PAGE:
Fortum’s core business in Poland is high-efficiency combined heat and power production and heat distribution. The company aims to develop sustainable solutions for cleaner cities, meeting the needs of local communities.
District heating pipelines make sense from an environmental perspective. Throughout Europe, many municipalities operate closed-loop systems of vacuum-insulated pipelines that circulate hot water for heating businesses, homes, roads, sidewalks, and more. A central heat source, commonly a power plant, heats the water. Insulated supply pipelines transport this outbound hot water to customers. Without water ever leaving the system, inbound cool water is recirculated through a return line. This efficient method of heating structures boasts a 98 percent heat retention rate during transmission.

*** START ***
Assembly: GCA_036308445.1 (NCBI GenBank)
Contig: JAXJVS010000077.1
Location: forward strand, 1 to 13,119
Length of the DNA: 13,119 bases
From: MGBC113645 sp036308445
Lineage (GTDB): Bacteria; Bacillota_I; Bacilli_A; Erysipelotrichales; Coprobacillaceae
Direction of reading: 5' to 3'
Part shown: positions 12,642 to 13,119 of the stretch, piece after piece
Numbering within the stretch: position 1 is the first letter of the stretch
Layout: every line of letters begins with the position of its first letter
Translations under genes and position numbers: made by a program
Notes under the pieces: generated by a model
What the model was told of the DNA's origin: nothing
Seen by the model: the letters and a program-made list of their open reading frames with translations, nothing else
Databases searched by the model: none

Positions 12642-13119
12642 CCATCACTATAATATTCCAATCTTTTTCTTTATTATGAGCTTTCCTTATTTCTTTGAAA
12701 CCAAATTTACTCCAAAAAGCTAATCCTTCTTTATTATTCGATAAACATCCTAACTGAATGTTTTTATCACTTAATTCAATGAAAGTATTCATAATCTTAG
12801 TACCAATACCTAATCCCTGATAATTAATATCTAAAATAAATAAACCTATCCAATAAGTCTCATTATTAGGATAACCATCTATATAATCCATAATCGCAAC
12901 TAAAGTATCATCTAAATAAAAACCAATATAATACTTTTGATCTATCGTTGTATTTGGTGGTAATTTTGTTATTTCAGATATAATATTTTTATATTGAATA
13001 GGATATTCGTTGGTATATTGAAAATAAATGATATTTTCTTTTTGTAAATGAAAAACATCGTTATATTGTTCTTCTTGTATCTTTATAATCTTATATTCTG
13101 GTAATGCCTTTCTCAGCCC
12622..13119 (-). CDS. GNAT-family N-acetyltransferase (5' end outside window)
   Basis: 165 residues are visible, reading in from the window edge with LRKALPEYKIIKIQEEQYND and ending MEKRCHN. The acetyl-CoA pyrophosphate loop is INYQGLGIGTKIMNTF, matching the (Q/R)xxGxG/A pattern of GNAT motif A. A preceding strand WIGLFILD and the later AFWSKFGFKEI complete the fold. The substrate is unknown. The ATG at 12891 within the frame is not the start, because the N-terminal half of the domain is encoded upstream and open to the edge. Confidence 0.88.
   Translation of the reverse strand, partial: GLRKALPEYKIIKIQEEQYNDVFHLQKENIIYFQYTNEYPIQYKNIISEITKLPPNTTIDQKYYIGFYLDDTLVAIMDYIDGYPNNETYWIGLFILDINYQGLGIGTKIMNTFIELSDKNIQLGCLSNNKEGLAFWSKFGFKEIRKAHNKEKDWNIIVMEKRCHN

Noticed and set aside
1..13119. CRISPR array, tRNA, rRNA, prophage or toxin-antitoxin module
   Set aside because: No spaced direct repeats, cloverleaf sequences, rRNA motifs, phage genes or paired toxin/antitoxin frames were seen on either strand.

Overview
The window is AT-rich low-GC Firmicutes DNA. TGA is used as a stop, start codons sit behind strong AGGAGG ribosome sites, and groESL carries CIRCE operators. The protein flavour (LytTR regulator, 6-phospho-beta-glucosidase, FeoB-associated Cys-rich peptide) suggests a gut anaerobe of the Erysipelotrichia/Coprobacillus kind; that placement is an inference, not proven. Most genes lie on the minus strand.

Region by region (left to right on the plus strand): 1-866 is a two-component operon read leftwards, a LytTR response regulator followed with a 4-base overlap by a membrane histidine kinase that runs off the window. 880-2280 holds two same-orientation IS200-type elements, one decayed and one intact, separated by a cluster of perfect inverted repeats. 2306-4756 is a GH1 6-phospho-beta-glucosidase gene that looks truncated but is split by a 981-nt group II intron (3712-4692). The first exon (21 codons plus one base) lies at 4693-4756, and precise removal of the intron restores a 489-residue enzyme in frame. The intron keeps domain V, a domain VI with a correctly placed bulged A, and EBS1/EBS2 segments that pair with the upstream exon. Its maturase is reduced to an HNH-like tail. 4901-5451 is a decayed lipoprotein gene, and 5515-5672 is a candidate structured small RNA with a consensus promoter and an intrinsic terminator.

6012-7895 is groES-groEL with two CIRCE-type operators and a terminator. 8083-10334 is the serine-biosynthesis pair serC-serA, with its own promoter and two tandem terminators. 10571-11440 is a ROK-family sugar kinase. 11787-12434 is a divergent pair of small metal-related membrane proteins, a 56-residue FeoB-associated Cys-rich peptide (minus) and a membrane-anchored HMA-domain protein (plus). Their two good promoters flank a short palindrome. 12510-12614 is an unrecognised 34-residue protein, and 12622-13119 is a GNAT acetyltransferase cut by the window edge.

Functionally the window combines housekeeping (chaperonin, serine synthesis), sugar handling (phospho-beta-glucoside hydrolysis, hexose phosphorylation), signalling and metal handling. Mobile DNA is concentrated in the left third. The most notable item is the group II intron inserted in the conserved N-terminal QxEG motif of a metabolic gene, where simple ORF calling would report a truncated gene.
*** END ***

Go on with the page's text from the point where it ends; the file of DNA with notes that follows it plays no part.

Fortum wanted to understand the true condition of a suspect section of its district heating pipeline in Wroclaw, a historic city of 630,000. District heating pipelines typically consist of an outer jacket pipe, a heat insulation layer, and an inner pipe. Fortum suspected a section of its return pipeline had a leak, as water was observed in the annular space between the jacket and the inner pipe.